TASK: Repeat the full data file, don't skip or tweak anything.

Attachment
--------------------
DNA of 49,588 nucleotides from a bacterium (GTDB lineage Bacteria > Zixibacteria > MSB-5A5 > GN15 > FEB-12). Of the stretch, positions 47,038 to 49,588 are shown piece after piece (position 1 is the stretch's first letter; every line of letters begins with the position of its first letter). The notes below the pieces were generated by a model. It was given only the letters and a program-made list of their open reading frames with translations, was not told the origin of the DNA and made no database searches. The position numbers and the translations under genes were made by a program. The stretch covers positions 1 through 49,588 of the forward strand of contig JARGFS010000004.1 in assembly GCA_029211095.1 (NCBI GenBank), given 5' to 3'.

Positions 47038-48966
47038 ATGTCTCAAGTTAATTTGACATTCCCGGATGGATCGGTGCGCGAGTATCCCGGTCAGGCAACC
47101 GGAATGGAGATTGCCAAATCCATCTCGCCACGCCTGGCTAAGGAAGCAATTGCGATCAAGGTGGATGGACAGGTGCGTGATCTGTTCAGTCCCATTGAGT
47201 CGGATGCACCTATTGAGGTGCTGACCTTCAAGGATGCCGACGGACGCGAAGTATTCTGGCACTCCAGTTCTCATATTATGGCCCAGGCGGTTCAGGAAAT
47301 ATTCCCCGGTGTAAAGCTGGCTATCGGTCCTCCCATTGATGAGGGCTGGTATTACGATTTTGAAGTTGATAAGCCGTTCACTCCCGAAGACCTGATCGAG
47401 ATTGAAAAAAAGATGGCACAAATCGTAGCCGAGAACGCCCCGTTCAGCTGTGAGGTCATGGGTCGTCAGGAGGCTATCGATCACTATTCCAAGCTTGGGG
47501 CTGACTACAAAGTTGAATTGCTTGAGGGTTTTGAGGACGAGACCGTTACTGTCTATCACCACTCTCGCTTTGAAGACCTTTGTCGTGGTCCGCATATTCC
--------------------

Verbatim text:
DNA of 49,588 nucleotides from a bacterium (GTDB lineage Bacteria > Zixibacteria > MSB-5A5 > GN15 > FEB-12). Of the stretch, positions 47,038 to 49,588 are shown piece after piece (position 1 is the stretch's first letter; every line of letters begins with the position of its first letter). The notes below the pieces were generated by a model. It was given only the letters and a program-made list of their open reading frames with translations, was not told the origin of the DNA and made no database searches. The position numbers and the translations under genes were made by a program. The stretch covers positions 1 through 49,588 of the forward strand of contig JARGFS010000004.1 in assembly GCA_029211095.1 (NCBI GenBank), given 5' to 3'.

Positions 47038-48966
47038 ATGTCTCAAGTTAATTTGACATTCCCGGATGGATCGGTGCGCGAGTATCCCGGTCAGGCAACC
47101 GGAATGGAGATTGCCAAATCCATCTCGCCACGCCTGGCTAAGGAAGCAATTGCGATCAAGGTGGATGGACAGGTGCGTGATCTGTTCAGTCCCATTGAGT
47201 CGGATGCACCTATTGAGGTGCTGACCTTCAAGGATGCCGACGGACGCGAAGTATTCTGGCACTCCAGTTCTCATATTATGGCCCAGGCGGTTCAGGAAAT
47301 ATTCCCCGGTGTAAAGCTGGCTATCGGTCCTCCCATTGATGAGGGCTGGTATTACGATTTTGAAGTTGATAAGCCGTTCACTCCCGAAGACCTGATCGAG
47401 ATTGAAAAAAAGATGGCACAAATCGTAGCCGAGAACGCCCCGTTCAGCTGTGAGGTCATGGGTCGTCAGGAGGCTATCGATCACTATTCCAAGCTTGGGG
47501 CTGACTACAAAGTTGAATTGCTTGAGGGTTTTGAGGACGAGACCGTTACTGTCTATCACCACTCTCGCTTTGAAGACCTTTGTCGTGGTCCGCATATTCC